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Help: New Years food

Gypsy 28 Dec 01 - 09:23 PM
CarolC 28 Dec 01 - 09:55 PM
Mudlark 28 Dec 01 - 10:11 PM
GUEST,Whistle and Bagpipes 28 Dec 01 - 10:16 PM
Devilmaster 28 Dec 01 - 10:24 PM
catspaw49 28 Dec 01 - 10:28 PM
catspaw49 28 Dec 01 - 10:30 PM
CarolC 28 Dec 01 - 10:30 PM
catspaw49 28 Dec 01 - 10:36 PM
CarolC 28 Dec 01 - 10:47 PM
Devilmaster 28 Dec 01 - 11:08 PM
Sorcha 28 Dec 01 - 11:10 PM
WFDU - Ron Olesko 28 Dec 01 - 11:11 PM
Amergin 29 Dec 01 - 12:19 AM
Kaleea 29 Dec 01 - 12:25 AM
khandu 29 Dec 01 - 12:28 AM
Bert 29 Dec 01 - 12:31 AM
leprechaun 29 Dec 01 - 06:04 AM
catspaw49 29 Dec 01 - 07:57 AM
Gypsy 29 Dec 01 - 02:15 PM
Gypsy 29 Dec 01 - 02:19 PM
Sorcha 29 Dec 01 - 02:22 PM
GutBucketeer 01 Jan 03 - 10:16 PM
masato sakurai 01 Jan 03 - 10:57 PM
masato sakurai 01 Jan 03 - 10:59 PM
GUEST,Q 01 Jan 03 - 11:37 PM
JennyO 02 Jan 03 - 08:54 AM
Hollowfox 02 Jan 03 - 09:57 AM
open mike 27 Dec 09 - 07:11 PM
KT 27 Dec 09 - 09:29 PM
open mike 28 Dec 09 - 12:22 AM
Leadfingers 28 Dec 09 - 03:44 AM
VirginiaTam 28 Dec 09 - 04:22 AM
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Subject: New Years food
From: Gypsy
Date: 28 Dec 01 - 09:23 PM

Well, tis the season. We like to serve symbolic foods on New Years, that represent new life. Thus far, have been told that any round foods, red, and eggs fit into this category. Anyone have anything a little more specific? Would like to have something other than tortellini in redsauce! oh yeah, also gotta be vegetarian, with no sugar. (that includes any honey, fruit sugar, etc. Fiddle player can't eat any sucrose) Thanks, all


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Subject: RE: Help: New Years food
From: CarolC
Date: 28 Dec 01 - 09:55 PM

Seems like asparagus would have a lot of new life symbolism even though it's cylindrical rather than spherical, and it's green instead of red.

I find that asparagus is quite tasty if it's blanched, and then marinated in sesame oil, rice wine vinegar, and a little soy sauce. (Served at room temperature.) You want the spears to be not more than a half inch in diameter for this dish.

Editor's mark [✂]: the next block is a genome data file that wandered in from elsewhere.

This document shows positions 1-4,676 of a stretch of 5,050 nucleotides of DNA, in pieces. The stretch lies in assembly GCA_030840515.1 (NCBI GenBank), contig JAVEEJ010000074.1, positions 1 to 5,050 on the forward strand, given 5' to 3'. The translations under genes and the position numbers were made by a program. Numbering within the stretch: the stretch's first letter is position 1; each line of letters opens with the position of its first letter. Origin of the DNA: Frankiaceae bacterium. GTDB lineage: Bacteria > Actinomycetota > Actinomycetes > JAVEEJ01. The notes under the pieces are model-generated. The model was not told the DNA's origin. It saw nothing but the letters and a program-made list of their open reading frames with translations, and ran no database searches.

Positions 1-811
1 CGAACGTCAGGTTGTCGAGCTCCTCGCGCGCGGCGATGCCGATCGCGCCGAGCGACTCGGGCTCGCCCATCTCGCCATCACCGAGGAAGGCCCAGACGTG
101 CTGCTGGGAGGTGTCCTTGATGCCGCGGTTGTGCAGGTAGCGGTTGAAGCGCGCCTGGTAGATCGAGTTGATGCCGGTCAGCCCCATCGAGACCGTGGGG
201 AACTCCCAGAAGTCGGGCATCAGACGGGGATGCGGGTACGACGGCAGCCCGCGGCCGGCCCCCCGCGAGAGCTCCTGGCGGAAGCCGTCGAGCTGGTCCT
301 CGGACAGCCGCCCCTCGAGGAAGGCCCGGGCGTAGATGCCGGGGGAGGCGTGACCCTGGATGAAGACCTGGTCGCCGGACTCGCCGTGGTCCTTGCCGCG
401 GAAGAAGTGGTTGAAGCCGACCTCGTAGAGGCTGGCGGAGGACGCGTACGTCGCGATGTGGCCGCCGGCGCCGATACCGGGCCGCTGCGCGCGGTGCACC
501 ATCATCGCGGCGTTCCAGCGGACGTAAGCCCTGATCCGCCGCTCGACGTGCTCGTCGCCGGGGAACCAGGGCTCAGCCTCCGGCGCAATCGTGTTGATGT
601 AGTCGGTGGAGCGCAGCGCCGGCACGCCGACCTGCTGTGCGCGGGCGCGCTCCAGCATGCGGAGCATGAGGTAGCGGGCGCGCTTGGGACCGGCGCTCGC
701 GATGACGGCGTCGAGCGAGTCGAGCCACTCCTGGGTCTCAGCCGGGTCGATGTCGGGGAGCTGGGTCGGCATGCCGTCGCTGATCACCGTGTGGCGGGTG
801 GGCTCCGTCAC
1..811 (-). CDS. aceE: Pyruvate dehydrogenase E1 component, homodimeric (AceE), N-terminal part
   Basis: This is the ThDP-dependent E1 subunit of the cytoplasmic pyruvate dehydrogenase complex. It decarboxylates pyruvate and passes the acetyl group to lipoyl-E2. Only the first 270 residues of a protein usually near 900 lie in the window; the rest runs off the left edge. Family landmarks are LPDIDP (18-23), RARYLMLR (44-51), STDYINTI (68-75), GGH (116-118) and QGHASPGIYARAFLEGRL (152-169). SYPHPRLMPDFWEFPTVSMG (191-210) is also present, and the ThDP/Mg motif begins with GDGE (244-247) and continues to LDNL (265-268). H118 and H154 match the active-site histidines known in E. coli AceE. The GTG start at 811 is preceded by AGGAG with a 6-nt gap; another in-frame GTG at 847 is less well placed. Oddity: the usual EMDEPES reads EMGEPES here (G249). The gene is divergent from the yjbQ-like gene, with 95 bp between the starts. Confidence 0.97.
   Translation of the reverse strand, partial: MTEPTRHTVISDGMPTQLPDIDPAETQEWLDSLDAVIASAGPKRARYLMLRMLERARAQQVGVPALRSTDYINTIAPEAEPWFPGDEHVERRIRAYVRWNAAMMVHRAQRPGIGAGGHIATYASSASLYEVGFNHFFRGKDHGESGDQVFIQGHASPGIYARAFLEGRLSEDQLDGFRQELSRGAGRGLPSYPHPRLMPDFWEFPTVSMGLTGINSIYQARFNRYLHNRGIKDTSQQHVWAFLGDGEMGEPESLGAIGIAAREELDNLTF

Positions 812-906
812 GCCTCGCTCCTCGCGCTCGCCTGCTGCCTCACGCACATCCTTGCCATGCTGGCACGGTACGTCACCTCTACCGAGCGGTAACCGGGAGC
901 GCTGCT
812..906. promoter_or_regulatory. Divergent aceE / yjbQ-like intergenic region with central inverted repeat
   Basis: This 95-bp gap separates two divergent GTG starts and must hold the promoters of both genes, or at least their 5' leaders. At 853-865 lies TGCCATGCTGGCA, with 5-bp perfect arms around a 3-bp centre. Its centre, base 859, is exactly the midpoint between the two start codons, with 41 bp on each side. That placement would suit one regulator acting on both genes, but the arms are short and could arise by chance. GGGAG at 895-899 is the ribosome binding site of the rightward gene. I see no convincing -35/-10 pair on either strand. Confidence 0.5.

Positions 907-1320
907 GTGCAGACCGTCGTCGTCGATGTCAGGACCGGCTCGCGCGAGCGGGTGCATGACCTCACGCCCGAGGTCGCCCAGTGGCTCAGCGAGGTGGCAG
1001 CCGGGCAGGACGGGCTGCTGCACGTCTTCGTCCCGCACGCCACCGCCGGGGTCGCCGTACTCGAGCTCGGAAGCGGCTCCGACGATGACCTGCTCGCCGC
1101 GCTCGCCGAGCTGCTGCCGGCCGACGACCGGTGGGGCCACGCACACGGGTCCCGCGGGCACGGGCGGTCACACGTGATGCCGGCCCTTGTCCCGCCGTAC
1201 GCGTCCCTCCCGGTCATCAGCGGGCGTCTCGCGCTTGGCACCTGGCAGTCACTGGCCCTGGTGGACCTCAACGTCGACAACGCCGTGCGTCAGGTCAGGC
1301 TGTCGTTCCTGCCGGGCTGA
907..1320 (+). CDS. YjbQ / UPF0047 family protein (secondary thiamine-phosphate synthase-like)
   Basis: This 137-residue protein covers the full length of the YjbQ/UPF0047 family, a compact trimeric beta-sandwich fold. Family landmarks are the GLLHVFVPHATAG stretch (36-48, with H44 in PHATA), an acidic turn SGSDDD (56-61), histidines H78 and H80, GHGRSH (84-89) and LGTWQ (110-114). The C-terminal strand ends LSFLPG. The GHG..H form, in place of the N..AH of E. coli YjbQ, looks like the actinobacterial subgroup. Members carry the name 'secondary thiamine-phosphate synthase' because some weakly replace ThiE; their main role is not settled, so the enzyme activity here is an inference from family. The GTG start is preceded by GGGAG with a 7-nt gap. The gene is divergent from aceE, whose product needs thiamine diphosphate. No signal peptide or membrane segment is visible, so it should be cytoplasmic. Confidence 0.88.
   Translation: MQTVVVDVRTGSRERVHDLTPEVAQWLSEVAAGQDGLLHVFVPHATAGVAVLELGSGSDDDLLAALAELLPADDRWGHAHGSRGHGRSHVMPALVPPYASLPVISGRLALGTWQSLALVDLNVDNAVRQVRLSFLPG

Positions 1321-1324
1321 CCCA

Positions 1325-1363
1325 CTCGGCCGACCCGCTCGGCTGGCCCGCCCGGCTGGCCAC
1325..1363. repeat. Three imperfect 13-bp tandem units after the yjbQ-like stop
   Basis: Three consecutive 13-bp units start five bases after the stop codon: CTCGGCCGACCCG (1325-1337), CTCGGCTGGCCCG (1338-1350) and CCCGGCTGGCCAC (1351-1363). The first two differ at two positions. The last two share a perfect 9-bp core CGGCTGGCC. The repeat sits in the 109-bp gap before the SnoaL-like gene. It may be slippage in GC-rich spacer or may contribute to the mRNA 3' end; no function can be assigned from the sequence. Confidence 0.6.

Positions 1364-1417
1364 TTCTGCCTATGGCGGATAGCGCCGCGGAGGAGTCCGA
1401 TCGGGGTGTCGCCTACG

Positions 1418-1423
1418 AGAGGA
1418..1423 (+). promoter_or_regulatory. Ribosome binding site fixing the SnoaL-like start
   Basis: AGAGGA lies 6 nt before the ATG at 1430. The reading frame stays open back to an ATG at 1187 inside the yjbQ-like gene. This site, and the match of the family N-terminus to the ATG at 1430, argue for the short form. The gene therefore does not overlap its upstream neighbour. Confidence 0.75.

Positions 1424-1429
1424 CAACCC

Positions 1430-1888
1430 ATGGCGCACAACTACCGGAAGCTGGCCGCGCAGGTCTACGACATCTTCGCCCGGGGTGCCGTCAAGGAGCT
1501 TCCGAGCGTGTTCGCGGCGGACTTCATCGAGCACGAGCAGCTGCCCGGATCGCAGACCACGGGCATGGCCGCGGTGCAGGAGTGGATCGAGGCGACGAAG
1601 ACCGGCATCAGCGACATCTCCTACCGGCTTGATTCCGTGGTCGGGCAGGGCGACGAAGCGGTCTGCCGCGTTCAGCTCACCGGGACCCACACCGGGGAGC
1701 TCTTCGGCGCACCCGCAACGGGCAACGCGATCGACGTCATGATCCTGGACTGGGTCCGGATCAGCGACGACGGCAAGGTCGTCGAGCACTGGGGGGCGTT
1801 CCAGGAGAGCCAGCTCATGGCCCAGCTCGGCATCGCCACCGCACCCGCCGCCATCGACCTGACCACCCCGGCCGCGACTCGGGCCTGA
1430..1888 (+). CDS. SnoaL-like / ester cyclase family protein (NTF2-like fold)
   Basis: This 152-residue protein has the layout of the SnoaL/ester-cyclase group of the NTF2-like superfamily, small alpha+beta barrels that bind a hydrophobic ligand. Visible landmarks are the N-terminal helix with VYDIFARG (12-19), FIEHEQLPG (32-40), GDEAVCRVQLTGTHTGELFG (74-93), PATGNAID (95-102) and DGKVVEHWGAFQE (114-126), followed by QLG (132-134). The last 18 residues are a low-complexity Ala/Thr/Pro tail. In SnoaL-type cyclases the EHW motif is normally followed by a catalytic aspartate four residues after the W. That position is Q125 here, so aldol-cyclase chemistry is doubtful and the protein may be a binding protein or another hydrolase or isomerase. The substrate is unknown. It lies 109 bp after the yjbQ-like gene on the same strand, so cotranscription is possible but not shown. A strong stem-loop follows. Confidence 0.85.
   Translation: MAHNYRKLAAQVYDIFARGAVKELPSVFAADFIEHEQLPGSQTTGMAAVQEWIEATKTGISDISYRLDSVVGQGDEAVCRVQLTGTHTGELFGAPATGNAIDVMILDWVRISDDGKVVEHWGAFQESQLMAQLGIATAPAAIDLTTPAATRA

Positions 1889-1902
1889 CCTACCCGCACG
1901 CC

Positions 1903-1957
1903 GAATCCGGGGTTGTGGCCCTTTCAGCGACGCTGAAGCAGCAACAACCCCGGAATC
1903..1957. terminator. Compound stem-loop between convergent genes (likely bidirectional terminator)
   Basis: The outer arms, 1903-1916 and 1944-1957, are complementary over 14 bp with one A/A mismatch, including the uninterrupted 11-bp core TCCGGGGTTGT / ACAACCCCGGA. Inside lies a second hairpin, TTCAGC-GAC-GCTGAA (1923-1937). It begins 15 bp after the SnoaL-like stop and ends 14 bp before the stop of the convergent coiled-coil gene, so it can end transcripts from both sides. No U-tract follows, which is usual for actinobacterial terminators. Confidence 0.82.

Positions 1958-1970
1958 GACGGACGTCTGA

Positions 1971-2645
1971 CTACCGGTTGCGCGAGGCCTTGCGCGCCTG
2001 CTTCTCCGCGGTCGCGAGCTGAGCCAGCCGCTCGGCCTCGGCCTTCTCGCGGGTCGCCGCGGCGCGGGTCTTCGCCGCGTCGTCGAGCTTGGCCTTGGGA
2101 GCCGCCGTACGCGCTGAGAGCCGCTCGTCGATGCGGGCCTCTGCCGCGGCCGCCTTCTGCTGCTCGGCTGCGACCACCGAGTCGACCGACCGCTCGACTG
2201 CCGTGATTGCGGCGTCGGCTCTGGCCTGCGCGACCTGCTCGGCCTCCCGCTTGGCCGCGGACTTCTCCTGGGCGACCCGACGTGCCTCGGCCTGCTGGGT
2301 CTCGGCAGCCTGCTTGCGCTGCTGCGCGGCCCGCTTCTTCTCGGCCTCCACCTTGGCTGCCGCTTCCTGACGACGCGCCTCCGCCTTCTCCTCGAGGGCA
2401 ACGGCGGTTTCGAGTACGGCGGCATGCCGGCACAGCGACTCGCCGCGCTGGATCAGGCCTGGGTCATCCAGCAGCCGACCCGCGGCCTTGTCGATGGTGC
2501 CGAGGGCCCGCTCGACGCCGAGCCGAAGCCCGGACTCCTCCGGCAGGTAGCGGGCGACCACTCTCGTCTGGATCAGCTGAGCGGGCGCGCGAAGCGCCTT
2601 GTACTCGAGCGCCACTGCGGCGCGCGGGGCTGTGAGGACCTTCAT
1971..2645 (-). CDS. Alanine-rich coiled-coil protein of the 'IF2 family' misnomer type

Have a good New Year.


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Subject: RE: Help: New Years food
From: Mudlark
Date: 28 Dec 01 - 10:11 PM

The best NY's food I ever served was a huge pot of chili beans, made from our own dried beans, our own tomatoes (dried and sauce), garlic and onions (lots of round stuff!), and large, homemade rolls, cornbread and a big salad. No sugar, as I recall, unless a little honey in the cornbread...and the pot of chili stayed warm all evening at the back of the woodstove,


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Subject: RE: Help: New Years food
From: GUEST,Whistle and Bagpipes
Date: 28 Dec 01 - 10:16 PM

Up here in New England it's all about Chinese food on NY Eve. Go figure.


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Subject: RE: Help: New Years food
From: Devilmaster
Date: 28 Dec 01 - 10:24 PM

just out of curiosity, when you say vegetarian, do you mean vegan? Or will you allow cream, fish, shellfish, etc.

Just give me an idea, and i'll offer some ideas for you.

Steve


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Subject: RE: Help: New Years food
From: catspaw49
Date: 28 Dec 01 - 10:28 PM